catastrophism


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ca·tas·tro·phism

 (kə-tăs′trə-fĭz′əm)
n.
1.
a. The doctrine that major changes in the earth's crust result from sudden catastrophes, such as the impact of a large meteor, rather than from gradual evolutionary processes.
b. The doctrine that changes in the earth's fauna and flora result from major catastrophic events that cause the die-off of many organisms and are followed by the appearance of new types of organisms.
2. The prediction or expectation of cataclysmic upheaval, as in political or social developments.

ca·tas′tro·phist n.

catastrophism

(kəˈtæstrəˌfɪzəm)
n
1. (Geological Science) an old doctrine, now discarded, that the earth was created and has subsequently been shaped by sudden divine acts which have no logical connection with each other rather than by gradual evolutionary processes
2. (Geological Science) Also called: neo-catastrophism a modern doctrine that the gradual evolutionary processes shaping the earth have been supplemented in the past by the effects of huge natural catastrophes. Compare uniformitarianism, gradualism2
caˈtastrophist n

catastrophism

the theory that geological changes have been caused by sudden upheaval rather than by gradual and continuing processes. Cf. uniformitarianism.catastrophist, n.
See also: Geology
References in classic literature ?
But though Kidd knew a great deal about Sir Claude--a great deal more, in fact, than there was to know-- it would never have crossed his wildest dreams to connect so showy an aristocrat with the newly-unearthed founder of Catastrophism, or to guess that Sir Claude Champion and John Boulnois could be intimate friends.
That very evening, marked by Mr Kidd for the exposition of Catastrophism, had been marked by Sir Claude Champion for an open-air rendering of Romeo and Juliet, in which he was to play Romeo to a Juliet it was needless to name.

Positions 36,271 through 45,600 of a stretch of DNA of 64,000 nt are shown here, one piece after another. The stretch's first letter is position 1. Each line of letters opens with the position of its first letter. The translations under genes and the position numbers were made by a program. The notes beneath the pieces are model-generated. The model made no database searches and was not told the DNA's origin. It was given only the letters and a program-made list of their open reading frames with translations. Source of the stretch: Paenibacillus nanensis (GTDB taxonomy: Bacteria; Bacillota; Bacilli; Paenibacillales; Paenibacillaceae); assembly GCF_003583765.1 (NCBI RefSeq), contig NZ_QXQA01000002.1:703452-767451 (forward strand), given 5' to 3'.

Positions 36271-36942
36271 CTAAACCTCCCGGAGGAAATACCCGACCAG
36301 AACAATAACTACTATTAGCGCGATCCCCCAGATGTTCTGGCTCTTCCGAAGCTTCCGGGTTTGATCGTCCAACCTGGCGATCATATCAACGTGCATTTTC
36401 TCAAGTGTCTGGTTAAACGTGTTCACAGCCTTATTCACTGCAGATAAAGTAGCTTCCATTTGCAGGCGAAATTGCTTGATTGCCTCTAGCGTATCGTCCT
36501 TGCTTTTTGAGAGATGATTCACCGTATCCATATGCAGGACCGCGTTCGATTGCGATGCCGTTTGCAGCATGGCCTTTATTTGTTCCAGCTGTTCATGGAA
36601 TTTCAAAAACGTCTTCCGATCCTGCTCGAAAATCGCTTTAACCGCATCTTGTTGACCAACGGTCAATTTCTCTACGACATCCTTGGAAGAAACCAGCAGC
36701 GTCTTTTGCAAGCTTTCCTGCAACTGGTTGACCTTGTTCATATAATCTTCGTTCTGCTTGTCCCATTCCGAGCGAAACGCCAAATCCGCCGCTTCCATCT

The commission is seeking consciously to shift the balance from what Costello called catastrophism to a far more positive message about the potential for improving human health.
33] While pain is present, avoidance of penetration during sexual activity may be advised to break the cycle of avoidance and catastrophism.
Naipaul's racism, conservatism and catastrophism are rebarbative, but his extremism may serve as a useful foil for enquiring about visions of the future in contemporary Africa, at a moment which sees the various societies of the continent undergoing social, economic and political transformations whose magnitude can probably only be compared with the irruption of European colonization.
Catastrophism in its dominant forms must therefore be linked not simply to the undeniable realities of the organic crisis of our times but to an imperialist obsession with the triage of global humanity.
And even Ralph Cicerone, president of America's National Academy of Sciences, has publically eschewed climate catastrophism.
Author Bruckner has written a lively and thoughtful essay on the damage done by ecological catastrophism, the belief that humans have severely damaged the earth and must pay the price.
I agree with Tom Athanasiou on the need for "global emergency mobilization" to address global climate change ("In Review: Catastrophism," Spring 2013).
14) Thus, by aligning catastrophism with the irrational and superstitious and proposing the fixed and invariable laws of uniformity as the only sound scientific principles of geological change, Lyell "vulgarises the multiplicity of stances between pure uniformitarianism and pure catastrophism" (p.
Please note, the number of scientists in the IPCC report that the organization may honestly be able to say have endorsed the IPCC's AGW catastrophism, is more on the order of 50-60 individuals, not 4,000.
Lyell's uniformitarianism quickly overthrew catastrophism, the geological paradigm of the early nineteenth century which held that features on the surface of the earth were caused by numerous diluvian events, with the Noahic Flood being the last.